Wednesday November 26, 2014


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Laintons wins Farm Family Award

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The Lainton family accepts the Farm Family of the Year Award from (front row left) Estevan MLA Doreen Eagles and (second from left) Souris-Moose Mountain MP Ed Komarnicki.

Lainton family wins Farm Family Award

By David Willberg




A Bienfait-area couple has been recognized for their commitment to farming, family and many different causes and councils in their region.

Stan and Paula Lainton, and their family members, were presented with the Farm Family of the Year Award during Estevan's Farmer Appreciation Evening on February 28. The Laintons, who farm northeast of Bienfait, presently have just under 3,000 acres of wheat, canola, oats, barley, peas and flax; and they have a herd of about 80 semintal and red angus cross cows.

Farming has always been a way of life for Stan Lainton. He grew up on his parents' farm northeast of Bienfait – the same farm where Stan and Paula reside today – and after graduating from high school, worked on the farm, while dabbling in coal mining.

Eventually, he met Paula, who was a school teacher in Bienfait. They were married in 1977. They purchased two quarters of land from Stan's parents and started building a heard of semintal cattle.

Then they purchased a quarter-section of land a few kilometres south of his parents' farm, and prepared it to accommodate a house.

“Over the next several years, they acquired more land, built up their beef herd, added a few head of holsteins, and even purchased a small creamer,” said Estevan Chamber of Commerce community development manager Michel Cyrenne, who read the Lainton's biography before the Farm Family Award was presented.

Paula retired from teaching in 1981 to become a stay-at-home mother. Stan would continue to split his time between the farm and the mines until 1986, when he opted to focus on farming full-time.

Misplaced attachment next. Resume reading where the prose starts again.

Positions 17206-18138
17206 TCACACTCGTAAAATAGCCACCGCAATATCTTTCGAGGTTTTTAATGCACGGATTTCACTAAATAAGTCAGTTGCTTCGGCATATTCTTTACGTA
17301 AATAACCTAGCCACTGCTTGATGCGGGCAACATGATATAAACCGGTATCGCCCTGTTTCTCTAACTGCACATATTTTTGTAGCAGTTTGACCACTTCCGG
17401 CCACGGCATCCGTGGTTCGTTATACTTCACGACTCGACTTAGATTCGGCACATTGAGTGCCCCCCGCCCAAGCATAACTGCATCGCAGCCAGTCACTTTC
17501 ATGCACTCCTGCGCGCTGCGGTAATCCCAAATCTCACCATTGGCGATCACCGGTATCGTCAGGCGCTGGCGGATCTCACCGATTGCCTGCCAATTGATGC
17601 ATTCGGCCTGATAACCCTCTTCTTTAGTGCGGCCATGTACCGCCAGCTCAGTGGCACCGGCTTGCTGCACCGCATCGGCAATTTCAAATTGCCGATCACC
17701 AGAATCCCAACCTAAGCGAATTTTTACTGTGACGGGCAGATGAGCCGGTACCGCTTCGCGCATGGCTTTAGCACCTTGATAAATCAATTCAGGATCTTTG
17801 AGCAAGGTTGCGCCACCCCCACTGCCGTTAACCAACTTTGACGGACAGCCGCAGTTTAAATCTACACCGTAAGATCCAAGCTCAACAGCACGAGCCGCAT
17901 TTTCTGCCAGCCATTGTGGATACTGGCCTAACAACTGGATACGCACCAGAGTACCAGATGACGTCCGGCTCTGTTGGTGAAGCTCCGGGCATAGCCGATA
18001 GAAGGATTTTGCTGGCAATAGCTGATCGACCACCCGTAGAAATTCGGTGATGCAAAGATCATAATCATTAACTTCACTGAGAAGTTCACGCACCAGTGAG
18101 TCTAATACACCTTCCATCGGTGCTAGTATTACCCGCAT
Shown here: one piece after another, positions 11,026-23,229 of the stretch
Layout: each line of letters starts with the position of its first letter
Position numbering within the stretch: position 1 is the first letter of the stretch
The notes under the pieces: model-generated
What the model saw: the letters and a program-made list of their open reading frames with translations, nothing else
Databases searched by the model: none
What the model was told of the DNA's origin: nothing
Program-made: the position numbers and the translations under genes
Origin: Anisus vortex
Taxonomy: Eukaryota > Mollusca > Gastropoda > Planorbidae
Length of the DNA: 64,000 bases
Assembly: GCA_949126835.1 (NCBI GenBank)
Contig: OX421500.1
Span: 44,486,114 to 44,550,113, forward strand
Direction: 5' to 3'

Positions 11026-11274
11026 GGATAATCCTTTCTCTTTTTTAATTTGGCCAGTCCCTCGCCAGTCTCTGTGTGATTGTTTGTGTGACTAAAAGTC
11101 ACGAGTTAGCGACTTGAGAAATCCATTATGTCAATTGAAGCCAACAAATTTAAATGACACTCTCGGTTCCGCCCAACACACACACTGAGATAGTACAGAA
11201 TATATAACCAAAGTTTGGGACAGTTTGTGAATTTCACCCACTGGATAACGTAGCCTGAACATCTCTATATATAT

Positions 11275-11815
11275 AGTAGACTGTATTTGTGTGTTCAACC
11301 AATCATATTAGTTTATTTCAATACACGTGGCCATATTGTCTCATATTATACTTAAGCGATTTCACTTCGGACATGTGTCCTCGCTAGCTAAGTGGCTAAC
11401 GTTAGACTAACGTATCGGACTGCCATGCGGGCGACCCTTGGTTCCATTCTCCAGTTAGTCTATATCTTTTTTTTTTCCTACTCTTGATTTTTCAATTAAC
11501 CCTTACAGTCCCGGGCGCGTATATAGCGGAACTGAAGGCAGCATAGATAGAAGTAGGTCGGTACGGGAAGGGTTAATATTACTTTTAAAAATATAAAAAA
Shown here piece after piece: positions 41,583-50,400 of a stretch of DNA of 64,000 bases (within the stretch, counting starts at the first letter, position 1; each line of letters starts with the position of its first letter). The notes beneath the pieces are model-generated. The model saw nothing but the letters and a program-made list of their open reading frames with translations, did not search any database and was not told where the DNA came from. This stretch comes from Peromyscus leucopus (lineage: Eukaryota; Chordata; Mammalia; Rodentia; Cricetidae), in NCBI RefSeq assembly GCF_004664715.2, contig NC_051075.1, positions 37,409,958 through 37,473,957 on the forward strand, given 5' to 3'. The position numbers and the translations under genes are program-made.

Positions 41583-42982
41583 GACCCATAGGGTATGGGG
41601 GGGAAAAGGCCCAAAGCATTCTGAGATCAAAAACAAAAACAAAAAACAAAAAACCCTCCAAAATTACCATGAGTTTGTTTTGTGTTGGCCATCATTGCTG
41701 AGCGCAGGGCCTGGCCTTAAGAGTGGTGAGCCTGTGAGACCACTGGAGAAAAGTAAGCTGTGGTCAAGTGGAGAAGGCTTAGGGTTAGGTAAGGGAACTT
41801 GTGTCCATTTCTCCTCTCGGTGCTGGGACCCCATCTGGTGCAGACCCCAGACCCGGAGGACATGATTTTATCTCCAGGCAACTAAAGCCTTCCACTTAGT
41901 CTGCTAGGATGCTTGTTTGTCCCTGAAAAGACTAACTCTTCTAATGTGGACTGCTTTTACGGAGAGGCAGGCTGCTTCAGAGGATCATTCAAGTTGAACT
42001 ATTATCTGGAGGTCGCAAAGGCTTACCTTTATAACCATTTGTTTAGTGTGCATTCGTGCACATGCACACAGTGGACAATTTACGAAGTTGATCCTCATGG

Stan's father passed away in 1990, and Stan and Paula took over the remaining land, adding to their farming commitments. Later on, they sold their creamer and holsteins, and that has allowed them to focus on the grain and beef cattle elements of their operation.

In the community, Paula has been involved with the Bienfait Brownies and Girl Guides, St. Monica's Parish, the Lampman Community Theatre, the Bienfait Lions Community Theatre and the Estevan Wildlife Federation.

Stan has dedicated time to St. Monica's, the Coalfields' PFRA community pasture advisory board, the boards for St. Joseph's Hospital and the hospital's foundation, the South East Health Committee, the Agriculture Producers Association of Saskatchewan, the Agriculture Health and Safety Network of Saskatchewan, the Southeast RM Association and the Bienfait Curling Club.

He has also spent two decades with the RM of Coalfields Council, including the last 14 years as reeve.

“As far as these boards that I'm on, that can't happen without somebody at home taking care of things,” said Stan. “My wife has calved more cows, fed more bales in March and April, while I go away to meetings.”

Family has been an important part of their farm. Stan and Paula have five grown-up children – Christine, James, Kendra, Monica and Steven – and three grandchildren.

“As with all family farms, the children had to do their share,” said Cyrenne. “Helping with the cattle was always a big part of their involvement.”

All five of their children have remained relatively close to the farm.

“Our farm would not be there where it is today if it wasn't for this bunch,” Stan said. “They have been a stone's throw away … if I need help with something.”

Paula noted that the Farmer's Appreciation Evening was the same night as Monica's birthday.

Stan also proudly announced that Steven wants to take over operations of the farm once he and Paula opt to retire.

“Steven has certainly embraced the new technology,” said Stan. “He can't wait to get on this stuff. It's just the greatest thing.”

Technology has created a lot of changes for farming operations, Stan said. They used to use the tractor to cultivate regularly. Cultivation isn't part of the operation anymore.

“If there's such a thing as summer fallow, we fly over top with the sprayer, and we're done in an hour,” said Stan.

He wondered how his father would react if the eldest Lainton were to sit in a tractor today, and see a radio, a monitor, a GPS and a box with TV cameras hooked up.

“What would he think? How we have advanced so much in the last years to become more efficient, and still, somehow, we don't have more time,” said Stan.

Farming is something that one has to love for it to be a career, Stan said. The wages being paid out for other jobs are great, which makes it easy to leave agriculture. But for those who love farming, it's a wonderful career.



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